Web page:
Spain in the 19th Century Part IV

By | January 25, 2022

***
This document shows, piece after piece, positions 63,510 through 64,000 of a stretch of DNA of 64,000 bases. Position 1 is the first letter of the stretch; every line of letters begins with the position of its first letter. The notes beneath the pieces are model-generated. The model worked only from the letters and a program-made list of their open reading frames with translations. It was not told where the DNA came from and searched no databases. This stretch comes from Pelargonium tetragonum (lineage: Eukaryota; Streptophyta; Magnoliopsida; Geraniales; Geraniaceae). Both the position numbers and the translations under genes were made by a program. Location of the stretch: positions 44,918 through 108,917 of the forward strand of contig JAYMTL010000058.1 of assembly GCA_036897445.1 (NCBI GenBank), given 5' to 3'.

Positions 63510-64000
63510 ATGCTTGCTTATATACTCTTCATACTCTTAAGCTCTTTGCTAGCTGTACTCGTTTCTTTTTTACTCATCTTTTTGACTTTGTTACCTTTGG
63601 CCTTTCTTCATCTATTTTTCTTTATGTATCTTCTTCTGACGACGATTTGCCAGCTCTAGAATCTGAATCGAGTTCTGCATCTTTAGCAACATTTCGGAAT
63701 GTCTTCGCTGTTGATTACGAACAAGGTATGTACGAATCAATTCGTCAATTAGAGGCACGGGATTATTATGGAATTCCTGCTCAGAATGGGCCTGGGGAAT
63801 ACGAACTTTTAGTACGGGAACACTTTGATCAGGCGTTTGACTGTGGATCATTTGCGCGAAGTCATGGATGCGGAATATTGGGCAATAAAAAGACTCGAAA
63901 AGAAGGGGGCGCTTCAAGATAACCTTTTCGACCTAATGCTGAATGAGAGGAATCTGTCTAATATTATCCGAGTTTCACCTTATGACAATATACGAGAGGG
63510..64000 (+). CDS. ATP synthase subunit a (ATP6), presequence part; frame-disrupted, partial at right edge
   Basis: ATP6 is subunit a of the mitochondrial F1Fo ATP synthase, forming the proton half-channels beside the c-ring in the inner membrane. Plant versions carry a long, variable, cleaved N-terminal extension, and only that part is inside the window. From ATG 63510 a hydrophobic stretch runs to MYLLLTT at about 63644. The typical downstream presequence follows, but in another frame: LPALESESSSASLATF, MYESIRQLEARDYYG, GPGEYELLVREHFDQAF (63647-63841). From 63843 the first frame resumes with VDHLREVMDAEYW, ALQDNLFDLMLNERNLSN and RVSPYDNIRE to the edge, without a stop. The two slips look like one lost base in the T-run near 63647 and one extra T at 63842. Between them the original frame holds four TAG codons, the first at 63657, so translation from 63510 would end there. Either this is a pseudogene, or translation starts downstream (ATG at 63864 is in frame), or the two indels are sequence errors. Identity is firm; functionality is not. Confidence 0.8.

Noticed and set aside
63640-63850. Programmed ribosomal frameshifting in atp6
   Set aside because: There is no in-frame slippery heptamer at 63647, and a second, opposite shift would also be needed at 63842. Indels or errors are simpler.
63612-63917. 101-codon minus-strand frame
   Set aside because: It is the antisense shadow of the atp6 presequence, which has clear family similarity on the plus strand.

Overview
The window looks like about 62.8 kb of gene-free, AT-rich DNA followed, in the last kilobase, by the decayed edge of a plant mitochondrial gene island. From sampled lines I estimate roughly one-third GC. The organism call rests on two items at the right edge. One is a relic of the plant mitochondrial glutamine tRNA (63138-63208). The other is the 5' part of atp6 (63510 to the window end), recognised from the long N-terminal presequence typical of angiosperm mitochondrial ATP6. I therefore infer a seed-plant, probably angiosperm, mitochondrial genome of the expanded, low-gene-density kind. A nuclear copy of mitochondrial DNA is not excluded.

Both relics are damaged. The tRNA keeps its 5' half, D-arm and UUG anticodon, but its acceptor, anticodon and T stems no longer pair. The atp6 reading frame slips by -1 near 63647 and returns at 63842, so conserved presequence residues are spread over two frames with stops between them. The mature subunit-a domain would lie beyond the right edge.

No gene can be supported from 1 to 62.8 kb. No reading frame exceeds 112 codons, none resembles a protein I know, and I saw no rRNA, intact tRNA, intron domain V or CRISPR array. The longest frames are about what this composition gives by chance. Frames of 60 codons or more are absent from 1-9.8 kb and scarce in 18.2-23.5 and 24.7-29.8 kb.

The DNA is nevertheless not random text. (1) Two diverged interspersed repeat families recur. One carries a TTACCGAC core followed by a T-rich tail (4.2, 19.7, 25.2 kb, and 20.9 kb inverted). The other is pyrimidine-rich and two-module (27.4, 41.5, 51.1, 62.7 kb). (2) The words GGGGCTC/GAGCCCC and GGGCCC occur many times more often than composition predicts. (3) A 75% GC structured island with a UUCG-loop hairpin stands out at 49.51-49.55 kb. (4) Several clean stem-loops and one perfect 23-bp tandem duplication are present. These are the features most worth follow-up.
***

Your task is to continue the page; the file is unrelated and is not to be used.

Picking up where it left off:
In 1878 the revolt that broke out on the island of Cuba was also quelled, using force and at the same time granting the settlers the right to send their deputies to the Cortes. Finally, the reactionary approach that prevailed in the early days, which had led to the abolition of many of the reforms implemented during the revolutionary period, was partially rectified when the “fusionist” party headed by Práxedes H. Sagasta and for the republican opposition led by Emilio Castelar. But soon, especially after the death of the sovereign (November 1885), party struggles took over again, facilitated by the weak regency, in the name of Alfonso XIII born posthumously, of his mother Maria Cristina of Habsburg, who had married Alfonso XII for to unite the two most Catholic and most reactionary courts in Europe with a new family pact. The government, dominated by parliamentary concerns and court intrigues, alternated in the hands of the conservatives led by Cánovas del Castillo and the liberals represented by Sagasta: all, with the exception of Antonio Maura and a fraction of the conservatives, who believed that a reform was possible. of political mores with government action (the so-called “top-down revolution”), made skeptical by the previous chaotic events on the possibility of educating the country and therefore unwilling even to attempt the work. The Island of Cuba again rose up; the revolt spread to the Philippines, eager like Cuba to free itself from the Spanish misrule and for some time supported in their efforts by the United States of America; and the use of massive forces and the granting of autonomy to Cuba were of no avail. Moreover, Spain naively allowed itself to be drawn into a war with the United States. A few days after the breakdown of hostilities, his fleets were destroyed in Cative, in Manila Bay (1 May 1898) and in Santiago de Cuba (3 July 1898); Santiago capitulated on July 14, 1898; to obtain peace, Cuba, Puerto Rico and the Philippines had to be surrendered, obtaining in return only eighty million dollars (10 December 1898). It was the end of Spain’s colonial empire, which the following year also sold the islands of Caroline, Marianne and Palaos to Germany (February 1899), its last possessions in the Pacific. The finances of the state, already ruined, had the coup de grace; the public spirit became depressed; the specter of failure loomed fearfully on the horizon.